Desserts at lunchtime were simple, including green tea sorbet, and a few other confections that seem to have slipped off my notes. Ruth and I were a little too full to partake in sweets, so I can't comment on their competence or tastiness.

Despite the service slip-ups and the strikeout on the fried rice, Bar Masa clearly offers some of the best Japanese cuisine in New York, and I certainly imagine it would be in the top few sushi restaurants, had I more experience trying a lot of them.

The evening menu is more extensive and more expensive, so while Bar Masa offers a good alternative to the wallet shredding prices of the main restaurant, if you're not careful you can easily spend over $100 per person for dinner.

How Much?: Lunch for two ran $90, dinner will be probably twice that.

Bar Masa
Time Warner Center, 4th Floor
10 Columbus Circle
New York, NY 10019-1201

Lunch: 11:30 a.m. to 3 p.m. Monday through Saturday.
Dinner: 6 p.m. to 1 a.m. Monday through Friday, 6 p.m. to 2 a.m. Saturday.

Comments (6)

rr wrote:
08.19.04 at 7:39 AM

Long time reader, first time poster...

I had lunch there in April and I agree with your reviews of the food - quite tasty.
For us the highlight was their house cocktails which were just amazing. If you ever go back, try a few before your meal. We sat at the bar and watching the bartender go through all the preparation for one drink was mind boggling (apparently he is somewhat of a celebrity - the foodie-industry guy we were dining with was chatting and fawning over him the whole meal).

NYCFoodie wrote:
01.17.05 at 6:17 PM

I recently ate at Masa, which is the next door "fancier" restaurant of the two. Despite the NYT's glowing review, I was dismayed by the sloppy and often pushy service (you take one sip of sake or water, and three servers are on top of you at once to fill your glass). The sushi was delicious but not better than Nobu. Head there and save a couple hundred bucks.

Alder wrote:
01.17.05 at 10:09 PM

Sorry to hear that Masa isn't all it's cracked up to be. I'm glad you brought up Nobu as I've not heard anyone really try to compare the two. I'm a big fan of his stuff. Thanks for chiming in with some details.

AzianBrewer wrote:
06.09.05 at 8:44 PM

The place is awesome. I heard people ripped this place because of the price tag. Hey, the quality is top notch! Great sake selections too...Speaking of sake, I will just promote my NYC Sake Enthusiasts Group. We meet once a month at real sake bar and enjoy premium sake. That simple....I will provide you more info if you tell me you are interest. Kanpai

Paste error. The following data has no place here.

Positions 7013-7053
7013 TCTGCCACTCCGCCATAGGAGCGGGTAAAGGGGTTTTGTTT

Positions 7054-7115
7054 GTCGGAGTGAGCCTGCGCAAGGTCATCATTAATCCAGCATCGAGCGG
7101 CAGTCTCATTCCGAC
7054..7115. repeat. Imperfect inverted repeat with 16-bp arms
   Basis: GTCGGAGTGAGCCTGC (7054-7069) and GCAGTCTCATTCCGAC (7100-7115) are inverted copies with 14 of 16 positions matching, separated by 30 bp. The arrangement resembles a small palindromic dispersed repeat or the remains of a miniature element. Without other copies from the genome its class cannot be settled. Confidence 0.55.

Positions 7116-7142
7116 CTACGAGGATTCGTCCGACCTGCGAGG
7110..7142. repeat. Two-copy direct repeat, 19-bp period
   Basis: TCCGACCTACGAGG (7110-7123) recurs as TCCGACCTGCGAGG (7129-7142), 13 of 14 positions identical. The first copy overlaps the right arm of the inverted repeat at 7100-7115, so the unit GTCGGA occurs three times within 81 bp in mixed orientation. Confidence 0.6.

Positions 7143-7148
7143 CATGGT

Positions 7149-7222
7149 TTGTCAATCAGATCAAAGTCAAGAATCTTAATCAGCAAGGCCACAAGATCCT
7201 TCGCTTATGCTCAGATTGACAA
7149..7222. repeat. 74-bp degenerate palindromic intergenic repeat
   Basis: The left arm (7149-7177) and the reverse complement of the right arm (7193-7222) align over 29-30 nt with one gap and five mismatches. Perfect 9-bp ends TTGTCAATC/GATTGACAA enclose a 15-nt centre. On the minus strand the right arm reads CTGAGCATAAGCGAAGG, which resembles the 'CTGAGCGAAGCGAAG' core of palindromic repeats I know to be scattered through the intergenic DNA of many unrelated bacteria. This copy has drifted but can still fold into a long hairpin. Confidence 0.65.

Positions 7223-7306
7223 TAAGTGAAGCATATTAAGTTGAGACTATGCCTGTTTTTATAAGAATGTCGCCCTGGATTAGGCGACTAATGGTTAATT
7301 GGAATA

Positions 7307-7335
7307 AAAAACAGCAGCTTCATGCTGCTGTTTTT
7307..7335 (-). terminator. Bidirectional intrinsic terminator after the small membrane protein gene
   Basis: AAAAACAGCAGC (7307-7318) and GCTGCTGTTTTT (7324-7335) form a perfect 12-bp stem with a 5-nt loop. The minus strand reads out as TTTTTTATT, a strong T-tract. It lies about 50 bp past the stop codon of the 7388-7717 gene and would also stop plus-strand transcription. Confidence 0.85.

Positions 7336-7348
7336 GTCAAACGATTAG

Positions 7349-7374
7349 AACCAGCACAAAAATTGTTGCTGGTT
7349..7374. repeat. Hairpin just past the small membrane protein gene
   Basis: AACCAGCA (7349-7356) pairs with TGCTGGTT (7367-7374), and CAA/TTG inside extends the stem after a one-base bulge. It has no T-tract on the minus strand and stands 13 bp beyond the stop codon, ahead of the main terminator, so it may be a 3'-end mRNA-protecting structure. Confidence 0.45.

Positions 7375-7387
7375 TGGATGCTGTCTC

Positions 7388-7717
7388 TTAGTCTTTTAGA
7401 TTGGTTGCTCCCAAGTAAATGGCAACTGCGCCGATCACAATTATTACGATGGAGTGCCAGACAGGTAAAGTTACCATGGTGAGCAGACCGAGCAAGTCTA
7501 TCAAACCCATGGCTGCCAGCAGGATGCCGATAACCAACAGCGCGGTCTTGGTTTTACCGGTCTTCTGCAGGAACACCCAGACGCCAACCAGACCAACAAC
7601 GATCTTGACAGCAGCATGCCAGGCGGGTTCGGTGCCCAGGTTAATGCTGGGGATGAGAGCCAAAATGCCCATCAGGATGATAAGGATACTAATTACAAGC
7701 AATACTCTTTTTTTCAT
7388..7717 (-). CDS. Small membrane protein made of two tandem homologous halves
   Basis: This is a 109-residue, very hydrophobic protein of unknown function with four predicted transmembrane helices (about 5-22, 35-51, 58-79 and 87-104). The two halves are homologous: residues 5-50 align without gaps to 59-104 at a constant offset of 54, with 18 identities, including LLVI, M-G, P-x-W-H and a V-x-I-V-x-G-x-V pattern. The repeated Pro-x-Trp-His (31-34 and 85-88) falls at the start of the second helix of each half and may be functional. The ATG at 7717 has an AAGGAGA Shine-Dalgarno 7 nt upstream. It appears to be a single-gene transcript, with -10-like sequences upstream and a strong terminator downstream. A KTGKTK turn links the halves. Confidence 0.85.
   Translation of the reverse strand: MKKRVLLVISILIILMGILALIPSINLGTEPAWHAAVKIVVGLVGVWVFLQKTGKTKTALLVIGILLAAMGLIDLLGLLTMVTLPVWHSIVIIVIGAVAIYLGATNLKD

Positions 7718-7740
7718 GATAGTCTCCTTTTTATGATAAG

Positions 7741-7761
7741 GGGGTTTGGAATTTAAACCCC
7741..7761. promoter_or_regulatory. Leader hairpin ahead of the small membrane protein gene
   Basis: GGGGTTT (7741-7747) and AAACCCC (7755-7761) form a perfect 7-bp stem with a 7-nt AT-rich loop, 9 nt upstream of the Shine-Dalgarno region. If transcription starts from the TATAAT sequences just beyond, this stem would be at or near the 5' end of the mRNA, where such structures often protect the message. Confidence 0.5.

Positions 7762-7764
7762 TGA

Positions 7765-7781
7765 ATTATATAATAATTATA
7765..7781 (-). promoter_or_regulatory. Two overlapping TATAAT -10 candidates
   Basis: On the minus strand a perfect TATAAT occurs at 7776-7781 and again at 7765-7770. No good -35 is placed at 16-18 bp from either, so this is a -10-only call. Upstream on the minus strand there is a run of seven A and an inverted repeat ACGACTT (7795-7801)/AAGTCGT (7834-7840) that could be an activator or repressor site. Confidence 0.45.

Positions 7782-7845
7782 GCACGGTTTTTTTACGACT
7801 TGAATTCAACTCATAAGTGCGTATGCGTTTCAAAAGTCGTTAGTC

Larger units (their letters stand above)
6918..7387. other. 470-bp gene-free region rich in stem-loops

Toro wrote:
04.23.06 at 12:01 PM

Are you kidding, comparing Nobu to Masa? The sushi at Nobu is at best "okay"; not in the same league as Masa; Nobu is not worthy of being called a true sushi restaurant - you are better off going to Kuruma Zushi, Sushi Yasuda or even Hatsuhana (the latter for lunch); Nobu and associate restaurants were fine when sushi was new to NYC but now that so many people are familar with good sushi you are better off going to a local sushi shop then going to Nobu - unless you want to see stars, such as Howard Stern. Eating sushi at Nobu reminded me of eating sushi in Prague - poor at best. Sure Nobu does a good job with cooked fish sush as their black cod, but the sushi is second rate. Sorry for bursting your bubble.

Anonymous wrote:
08.05.09 at 3:48 PM

Well I've been at Masa once all I can say is I really admire there house cocktails which is so amazing and great....

Comment on this entry

(will not be published)
(optional -- Google will not follow)

Type the characters you see in the picture above.

Buy My Book!

small_final_covershot_dropshadow.jpg A wine book like no other. Photographs, essays, and wine recommendations. Learn more.

Follow Me On:

Twitter Facebook Pinterest Instagram Delectable Flipboard

Most Recent Entries

Tallying the Damage from the Napa Quake Vinography Images: A Sea of Blue Vinography Unboxed: Week of September 14, 2014 The Taste of Something New: Introducing Solminer Wines Vinography Images: Swift Work Social Media Answers the Question: Where Did Australian Wine Go Wrong Hourglass, Napa Valley: Current and Upcoming Releases Drought Problems? Just Have an Earthquake Vinography Images: Just One Vinography Unboxed: Week of September 1, 2014

Favorite Posts From the Archives

Masuizumi Junmai Daiginjo, Toyama Prefecture Wine.Com Gives Retailers (and Consumers) the Finger 1961 Hospices de Beaune Emile Chandesais, Burgundy Wine Over Time The Better Half of My Palate 1999 Királyudvar "Lapis" Tokaji Furmint, Hungary What's Allowed in Your Wine and Winemaking Why Community Tasting Notes Sites Will Fail Appreciating Wine in Context The Soul vs. The Market 1989 Fiorano Botte 48 Semillion,Italy

Archives by Month


Required Reading for Wine Lovers

The Oxford Companion to Wine by Jancis Robinson The Taste of Wine by Emile Peynaud Adventures on the Wine Route by Kermit Lynch Love By the Glass by Dorothy Gaiter & John Brecher Noble Rot by William Echikson The Science of Wine by Jamie Goode The Judgement of Paris by George Taber The Wine Bible by Karen MacNeil The Botanist and the Vintner by Christy Campbell The Emperor of Wine by Elin McCoy The World Atlas of Wine by Hugh Johnson The World's Greatest Wine Estates by Robert M. Parker, Jr.